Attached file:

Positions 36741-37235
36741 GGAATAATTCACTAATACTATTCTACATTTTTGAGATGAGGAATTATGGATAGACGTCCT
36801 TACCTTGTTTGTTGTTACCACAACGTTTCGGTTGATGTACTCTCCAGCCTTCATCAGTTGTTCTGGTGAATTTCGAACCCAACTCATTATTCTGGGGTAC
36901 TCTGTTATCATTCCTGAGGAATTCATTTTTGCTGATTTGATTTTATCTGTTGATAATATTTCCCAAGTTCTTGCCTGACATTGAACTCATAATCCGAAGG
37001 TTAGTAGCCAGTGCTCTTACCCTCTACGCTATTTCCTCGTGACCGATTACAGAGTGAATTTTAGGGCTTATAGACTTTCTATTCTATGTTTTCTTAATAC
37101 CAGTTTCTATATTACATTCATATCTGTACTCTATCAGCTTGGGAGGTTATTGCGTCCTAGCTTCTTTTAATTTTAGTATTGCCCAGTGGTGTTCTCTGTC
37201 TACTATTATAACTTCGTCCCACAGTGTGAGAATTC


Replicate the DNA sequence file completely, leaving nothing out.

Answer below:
Positions 36741-37235
36741 GGAATAATTCACTAATACTATTCTACATTTTTGAGATGAGGAATTATGGATAGACGTCCT
36801 TACCTTGTTTGTTGTTACCACAACGTTTCGGTTGATGTACTCTCCAGCCTTCATCAGTTGTTCTGGTGAATTTCGAACCCAACTCATTATTCTGGGGTAC
36901 TCTGTTATCATTCCTGAGGAATTCATTTTTGCTGATTTGATTTTATCTGTTGATAATATTTCCCAAGTTCTTGCCTGACATTGAACTCATAATCCGAAGG
37001 TTAGTAGCCAGTGCTCTTACCCTCTACGCTATTTCCTCGTGACCGATTACAGAGTGAATTTTAGGGCTTATAGACTTTCTATTCTATGTTTTCTTAATAC
37101 CAGTTTCTATATTACATTCATATCTGTACTCTATCAGCTTGGGAGGTTATTGCGTCCTAGCTTCTTTTAATTTTAGTATTGCCCAGTGGTGTTCTCTGTC
37201 TACTATTATAACTTCGTCCCACAGTGTGAGAATTC